An overview of Choke in Alpacas

Written by: Bria Osborne, OVC 2026

Edited by: Dr. Paisley Canning

What is choke?

Unlike choking in humans which refers to the obstruction of the trachea (windpipe), choke in alpacas refers to the obstruction of the esophagus by food. Choke is an emergency as a prolonged blockage can lead to esophagus damage, sepsis, pneumonia, tracheal collapse, and death.  

What causes it and what are risk factors:  

Most cases of choke are management related. High feeders, lack of trough space, lack of water access and mounded pellets are risk factors for choke in alpacas. Having herds where there is high competition for food can result in your alpacas gobbling their food too quickly, resulting in a choke event.  

How to prevent:

  • Place troughs and feed pans at or near ground level  
  • Place feed pans at least 4 feet apart  
  • Provide plenty of trough space  
  • Food should be spread out rather than piled or mounded  
  • Feed timid eaters together and competitive eaters together  
  • Divide the total amount of feed into morning and night feedings  

Signs of choke:  

  • Excessive salivation (figure 1)
    • Due to your alpaca not being able to swallow its saliva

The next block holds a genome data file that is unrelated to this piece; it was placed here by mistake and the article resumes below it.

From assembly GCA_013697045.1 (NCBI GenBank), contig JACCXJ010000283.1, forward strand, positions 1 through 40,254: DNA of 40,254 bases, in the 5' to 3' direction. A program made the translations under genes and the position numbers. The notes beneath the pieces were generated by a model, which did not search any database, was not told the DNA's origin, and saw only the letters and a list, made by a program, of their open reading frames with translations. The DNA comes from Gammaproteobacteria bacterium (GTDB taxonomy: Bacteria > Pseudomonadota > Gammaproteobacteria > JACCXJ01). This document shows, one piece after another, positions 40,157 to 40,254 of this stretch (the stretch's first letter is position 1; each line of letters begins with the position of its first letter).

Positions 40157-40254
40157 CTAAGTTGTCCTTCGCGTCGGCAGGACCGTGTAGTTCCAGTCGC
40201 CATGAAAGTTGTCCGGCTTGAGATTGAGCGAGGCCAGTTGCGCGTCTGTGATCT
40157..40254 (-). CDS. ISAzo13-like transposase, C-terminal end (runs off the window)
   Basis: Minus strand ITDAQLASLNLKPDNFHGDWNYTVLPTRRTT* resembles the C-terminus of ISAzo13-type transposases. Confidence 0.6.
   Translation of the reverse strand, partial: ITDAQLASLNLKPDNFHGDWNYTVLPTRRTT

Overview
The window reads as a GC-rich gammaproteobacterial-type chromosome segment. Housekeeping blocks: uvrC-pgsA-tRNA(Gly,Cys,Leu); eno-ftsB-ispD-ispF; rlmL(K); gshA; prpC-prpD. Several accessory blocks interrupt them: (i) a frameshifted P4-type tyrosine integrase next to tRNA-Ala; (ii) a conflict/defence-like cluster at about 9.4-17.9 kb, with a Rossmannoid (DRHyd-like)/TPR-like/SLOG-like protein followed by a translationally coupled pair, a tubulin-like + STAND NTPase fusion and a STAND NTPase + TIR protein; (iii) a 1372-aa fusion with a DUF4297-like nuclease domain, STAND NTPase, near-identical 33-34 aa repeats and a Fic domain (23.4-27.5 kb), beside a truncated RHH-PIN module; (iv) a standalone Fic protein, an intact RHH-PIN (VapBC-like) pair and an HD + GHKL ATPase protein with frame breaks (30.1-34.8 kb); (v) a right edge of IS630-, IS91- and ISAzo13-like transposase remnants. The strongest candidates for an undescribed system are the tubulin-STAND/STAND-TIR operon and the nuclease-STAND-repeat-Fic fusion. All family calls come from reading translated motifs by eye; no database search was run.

• Food coming out of mouth
    • Food cannot pass the blockage, so it comes back out the mouth
  • Coughing
  • Gagging sounds
  • Distress murmurs
  • Agitated
  • Getting up and down
  • Lethargic
  • May be able to feel the bolus from the outside of the neck

Photo Credit: Long Acres Alpaca Farm  

Figure 1: An alpaca experiencing a choke event. Notice the excessive saliva coming from its mouth.  

How it’s treated:  

Choke is a medical emergency. Call your veterinarian if you think your alpaca is having a choke event. Your vet may pass a stomach tube to try and dislodge the bolus, administer sedative drugs, or refer to a specialty clinic for surgical removal or more intense intervention.  If your alpaca has a choking event that resolves without veterinary care, you might consider having your vet out to check the alpaca after the event. Often alpacas will have respiratory disease and pneumonia after a choking event and may need antibiotics.  

Please contact Dr. Canning if you think your alpaca has choke or if you would like more information on preventative measures. You can contact the clinic at [email protected], or on  


Alpaca Veterinary Field Manual  

Last updated on August 8th, 2023.